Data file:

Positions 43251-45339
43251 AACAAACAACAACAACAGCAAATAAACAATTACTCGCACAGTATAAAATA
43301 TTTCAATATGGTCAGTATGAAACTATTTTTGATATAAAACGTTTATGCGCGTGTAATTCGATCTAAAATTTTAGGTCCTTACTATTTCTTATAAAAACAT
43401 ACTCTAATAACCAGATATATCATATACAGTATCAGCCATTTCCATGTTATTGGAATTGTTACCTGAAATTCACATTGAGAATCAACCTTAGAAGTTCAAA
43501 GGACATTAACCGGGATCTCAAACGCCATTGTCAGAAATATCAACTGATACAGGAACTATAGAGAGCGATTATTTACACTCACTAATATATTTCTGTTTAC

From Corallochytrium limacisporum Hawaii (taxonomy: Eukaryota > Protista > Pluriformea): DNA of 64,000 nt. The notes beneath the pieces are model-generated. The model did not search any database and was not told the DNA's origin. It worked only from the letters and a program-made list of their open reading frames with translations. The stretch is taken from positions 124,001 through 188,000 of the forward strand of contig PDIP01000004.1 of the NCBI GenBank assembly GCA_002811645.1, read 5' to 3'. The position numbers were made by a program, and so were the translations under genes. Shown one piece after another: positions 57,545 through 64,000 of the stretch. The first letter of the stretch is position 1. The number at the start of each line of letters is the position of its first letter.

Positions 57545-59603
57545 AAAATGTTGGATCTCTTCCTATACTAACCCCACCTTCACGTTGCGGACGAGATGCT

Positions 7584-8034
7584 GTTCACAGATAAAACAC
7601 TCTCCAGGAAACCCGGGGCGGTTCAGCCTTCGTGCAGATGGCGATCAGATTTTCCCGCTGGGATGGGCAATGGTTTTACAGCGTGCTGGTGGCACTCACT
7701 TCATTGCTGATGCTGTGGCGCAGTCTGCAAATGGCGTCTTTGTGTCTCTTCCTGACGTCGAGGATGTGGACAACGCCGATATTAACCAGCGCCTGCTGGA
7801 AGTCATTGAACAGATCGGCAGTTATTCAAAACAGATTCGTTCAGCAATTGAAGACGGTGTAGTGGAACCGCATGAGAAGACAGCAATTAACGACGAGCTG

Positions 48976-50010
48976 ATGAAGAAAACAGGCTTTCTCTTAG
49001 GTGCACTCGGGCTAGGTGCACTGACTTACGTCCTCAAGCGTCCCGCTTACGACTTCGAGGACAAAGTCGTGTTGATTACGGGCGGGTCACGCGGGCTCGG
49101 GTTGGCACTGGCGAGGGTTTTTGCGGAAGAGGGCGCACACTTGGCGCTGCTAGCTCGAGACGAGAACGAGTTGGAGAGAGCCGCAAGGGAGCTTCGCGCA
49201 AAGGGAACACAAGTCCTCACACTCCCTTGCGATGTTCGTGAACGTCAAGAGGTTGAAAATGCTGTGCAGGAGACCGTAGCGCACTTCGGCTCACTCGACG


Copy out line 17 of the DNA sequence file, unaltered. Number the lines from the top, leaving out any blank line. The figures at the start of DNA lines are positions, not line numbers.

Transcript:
49101 GTTGGCACTGGCGAGGGTTTTTGCGGAAGAGGGCGCACACTTGGCGCTGCTAGCTCGAGACGAGAACGAGTTGGAGAGAGCCGCAAGGGAGCTTCGCGCA